Monday, March 14, 2011
It's a historical day, and you all know how I love history. Today is the day Brutus assassinated Julius Caesar.
Gaius Julius Caesar was born in 102 or 100 B.C. in the month of Quinctilis, now called July in his honor. His motto was "Veni, vidi, vici" I came I saw, I conquered. Not something you would expect a priest to say. Which is probably why, as a teenager, Caesar left his position as high priest of Jupiter.
Several events followed which shaped Caesar into a solider, politician, and emperor. His attitude about politics was greatly affected when in he married Cornelia, daughter of L. Cornelius Cinna, one of Sulla’s greatest enemies. When Sulla overthrew the Marian party in 81 BC and assumed dictatorship he tried to kill all his enemies, including Julius. Caesar decided that it was a good time to leave Rome.
So at the age of 20, he went to fight in the eastern campaigns and was rewarded with the highest military decoration Rome could bestow. An incident which revealed the type of emperor he would become took place in 75 BC. While traveling by boat to Rhodes to study oratory, Scythian Pirates, the scourge of the Mederanian, attacked and overran his ship. Caesar sent his staff to gather the ransom the pirates demanded, fifty talents of gold. During the 40 days that he was held by the pirates he often warned them that when he was free he would crucify them. He always smiled when he said it. The pirates laughed at the outrageous threat. But as soon as he was released, Caesar took a ship and a small force of men, tracked down the pirates, and hung them on crosses to die in the blistering Mederanian sun.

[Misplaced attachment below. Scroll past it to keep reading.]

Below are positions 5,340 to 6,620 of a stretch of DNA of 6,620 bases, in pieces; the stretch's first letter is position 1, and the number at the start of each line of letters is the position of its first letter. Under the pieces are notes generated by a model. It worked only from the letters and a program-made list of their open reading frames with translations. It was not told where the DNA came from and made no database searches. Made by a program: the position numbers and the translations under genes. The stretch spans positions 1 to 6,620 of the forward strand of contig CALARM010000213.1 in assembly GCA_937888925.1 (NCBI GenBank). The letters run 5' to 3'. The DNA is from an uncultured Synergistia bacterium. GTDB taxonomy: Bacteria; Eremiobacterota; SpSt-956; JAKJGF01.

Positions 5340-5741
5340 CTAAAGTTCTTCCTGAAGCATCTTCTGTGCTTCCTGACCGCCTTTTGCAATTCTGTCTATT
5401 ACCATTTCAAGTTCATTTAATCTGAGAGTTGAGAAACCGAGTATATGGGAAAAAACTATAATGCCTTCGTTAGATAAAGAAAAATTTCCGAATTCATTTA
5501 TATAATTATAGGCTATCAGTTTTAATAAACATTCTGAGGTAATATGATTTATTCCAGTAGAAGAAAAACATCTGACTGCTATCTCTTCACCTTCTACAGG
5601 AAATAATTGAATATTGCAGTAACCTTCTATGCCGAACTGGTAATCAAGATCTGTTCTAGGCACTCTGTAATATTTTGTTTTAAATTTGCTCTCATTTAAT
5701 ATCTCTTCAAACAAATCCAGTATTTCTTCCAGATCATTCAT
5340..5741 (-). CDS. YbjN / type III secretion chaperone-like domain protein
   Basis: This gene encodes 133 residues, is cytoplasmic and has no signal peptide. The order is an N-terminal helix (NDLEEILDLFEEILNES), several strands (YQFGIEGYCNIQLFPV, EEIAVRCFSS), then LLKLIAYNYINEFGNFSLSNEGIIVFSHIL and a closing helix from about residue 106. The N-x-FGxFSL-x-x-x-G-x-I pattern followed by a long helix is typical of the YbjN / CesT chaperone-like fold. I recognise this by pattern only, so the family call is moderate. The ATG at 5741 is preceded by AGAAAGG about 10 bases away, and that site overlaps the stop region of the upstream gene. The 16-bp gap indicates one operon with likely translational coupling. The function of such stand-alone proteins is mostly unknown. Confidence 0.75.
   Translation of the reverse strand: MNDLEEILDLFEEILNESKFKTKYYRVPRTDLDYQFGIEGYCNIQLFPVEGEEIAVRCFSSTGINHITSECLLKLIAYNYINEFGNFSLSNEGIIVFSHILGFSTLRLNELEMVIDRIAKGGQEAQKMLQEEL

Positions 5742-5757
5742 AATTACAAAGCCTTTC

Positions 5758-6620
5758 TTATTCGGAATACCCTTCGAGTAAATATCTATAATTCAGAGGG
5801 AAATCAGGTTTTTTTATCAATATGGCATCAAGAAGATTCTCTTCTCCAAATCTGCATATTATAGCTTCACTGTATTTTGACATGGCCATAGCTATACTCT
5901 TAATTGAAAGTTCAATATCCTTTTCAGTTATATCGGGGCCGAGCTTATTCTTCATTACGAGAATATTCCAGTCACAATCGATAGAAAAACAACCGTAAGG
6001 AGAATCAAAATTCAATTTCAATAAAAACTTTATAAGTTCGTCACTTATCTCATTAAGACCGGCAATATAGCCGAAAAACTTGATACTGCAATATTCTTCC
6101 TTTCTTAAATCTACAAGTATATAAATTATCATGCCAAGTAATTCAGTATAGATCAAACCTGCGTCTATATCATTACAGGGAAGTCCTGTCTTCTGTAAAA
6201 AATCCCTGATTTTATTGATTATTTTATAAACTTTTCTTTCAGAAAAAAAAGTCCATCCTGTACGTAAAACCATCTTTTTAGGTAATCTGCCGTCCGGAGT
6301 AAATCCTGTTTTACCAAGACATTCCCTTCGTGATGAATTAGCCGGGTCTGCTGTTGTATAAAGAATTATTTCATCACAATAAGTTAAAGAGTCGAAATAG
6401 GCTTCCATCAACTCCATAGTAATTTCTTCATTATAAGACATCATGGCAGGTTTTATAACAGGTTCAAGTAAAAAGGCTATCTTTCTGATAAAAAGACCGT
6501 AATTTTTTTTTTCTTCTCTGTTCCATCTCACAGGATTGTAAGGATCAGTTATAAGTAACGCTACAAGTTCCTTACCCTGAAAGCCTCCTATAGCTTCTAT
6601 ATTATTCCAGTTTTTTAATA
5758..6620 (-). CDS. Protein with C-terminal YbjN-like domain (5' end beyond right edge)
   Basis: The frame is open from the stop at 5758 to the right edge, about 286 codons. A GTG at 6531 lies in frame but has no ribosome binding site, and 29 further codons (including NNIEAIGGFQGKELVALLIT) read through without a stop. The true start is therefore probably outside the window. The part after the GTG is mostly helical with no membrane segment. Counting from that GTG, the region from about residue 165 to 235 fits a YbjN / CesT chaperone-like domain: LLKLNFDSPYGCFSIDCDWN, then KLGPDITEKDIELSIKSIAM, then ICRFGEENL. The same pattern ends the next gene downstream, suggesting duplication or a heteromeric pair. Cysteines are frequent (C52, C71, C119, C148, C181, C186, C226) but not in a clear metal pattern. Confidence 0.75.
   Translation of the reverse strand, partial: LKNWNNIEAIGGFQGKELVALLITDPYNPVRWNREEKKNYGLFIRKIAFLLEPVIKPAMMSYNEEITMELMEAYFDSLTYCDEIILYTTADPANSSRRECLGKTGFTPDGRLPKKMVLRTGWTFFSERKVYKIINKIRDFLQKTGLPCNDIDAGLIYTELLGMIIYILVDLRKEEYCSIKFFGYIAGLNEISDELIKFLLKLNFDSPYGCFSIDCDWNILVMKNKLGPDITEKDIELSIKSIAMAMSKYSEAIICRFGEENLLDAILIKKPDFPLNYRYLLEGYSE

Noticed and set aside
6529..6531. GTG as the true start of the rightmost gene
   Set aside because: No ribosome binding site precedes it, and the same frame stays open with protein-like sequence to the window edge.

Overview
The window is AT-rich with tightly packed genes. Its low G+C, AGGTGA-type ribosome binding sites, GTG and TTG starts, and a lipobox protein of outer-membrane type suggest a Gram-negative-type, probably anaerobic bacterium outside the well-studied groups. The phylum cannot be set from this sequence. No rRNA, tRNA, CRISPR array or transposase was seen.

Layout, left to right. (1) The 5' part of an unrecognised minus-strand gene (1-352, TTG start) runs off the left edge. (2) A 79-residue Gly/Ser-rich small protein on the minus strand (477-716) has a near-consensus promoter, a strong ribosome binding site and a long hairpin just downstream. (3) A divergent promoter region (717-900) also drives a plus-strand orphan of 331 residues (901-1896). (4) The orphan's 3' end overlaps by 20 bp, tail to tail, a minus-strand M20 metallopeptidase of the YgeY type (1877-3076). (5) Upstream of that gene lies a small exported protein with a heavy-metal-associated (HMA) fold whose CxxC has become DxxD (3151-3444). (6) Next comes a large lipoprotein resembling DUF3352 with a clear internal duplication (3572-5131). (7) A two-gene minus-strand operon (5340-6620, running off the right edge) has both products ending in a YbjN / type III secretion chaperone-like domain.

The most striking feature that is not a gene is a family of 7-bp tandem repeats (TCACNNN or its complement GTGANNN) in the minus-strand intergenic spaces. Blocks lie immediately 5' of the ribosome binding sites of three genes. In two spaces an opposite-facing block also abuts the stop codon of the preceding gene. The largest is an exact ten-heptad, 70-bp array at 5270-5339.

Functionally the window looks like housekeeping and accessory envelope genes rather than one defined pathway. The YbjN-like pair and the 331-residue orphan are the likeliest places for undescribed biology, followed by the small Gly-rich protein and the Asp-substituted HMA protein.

Though physically fit and robust Julius had epilepsy but instead of weakening him the malady strengthened his resolve for power and control. He also had a well-earned reputation as a ladies man. He was tall, handsome, of fair complexion, with firm, shapely limbs, and dark, unfathomable eyes. He was a sharp dresser, usually attired in a tunic with a broad purple stripe and long fringed sleeves that hung to his wrist.
He seduced many illustrious women. But his most famous tryst was with Cleopatra, who came to him rolled up in a carpet. He even called her to Rome and did not let her leave until he had bestowed rich gifts upon her. He allowed her to give his name to the child, which she bore. According to many Greek writers of the time, this child looked just like Caesar. But his great love was Servilia, the mother of Marcus Brutus. He gifted her with a pearl so large and lustrous it cost six million sesterces.
Julius stretched the boundaries of Rome by conquering Gaul and invading Britannia. At home he maintained his power by defeating his friend and rival Pompey. Caesar gained so much power traditionally held by the Senate that the senators felt threatened and conspired against him.
Caesar’s astrologer, Spurinna, told him there was danger but, if he took care on the Ides of March he would be safe. At first, Caesar decided to stay in his bedroom chambers on the 15th of March. However, his friend, Brutus, convinced him that the astrologer was wrong so he went about his daily business. On his way to the Senate, Caesar ran into his astrologer and told him "The Ides of March are come." Spurinna said, “Yes, they are come, but they are not past." Later that day Caesar was assassinated in the Pompey Theater, at the foot of Pompey's statue. He is remembered to this day as the greatest emperor Rome ever had. We still call the 7th month July in his honor.
These pictures of Romans and Celts are snap shots I took of reenactors at the Austin Celtic Festival. I have three books set during the days of the Celtic/Roman battles: Druid Bride, Druid Quest, and Timeless Voyage.Read more about them at http://CelticRomanceQueen.com
Here is a Book Trailer for Druid Bride:
Please comment or ask a question below. Happy Ides of March, everyone!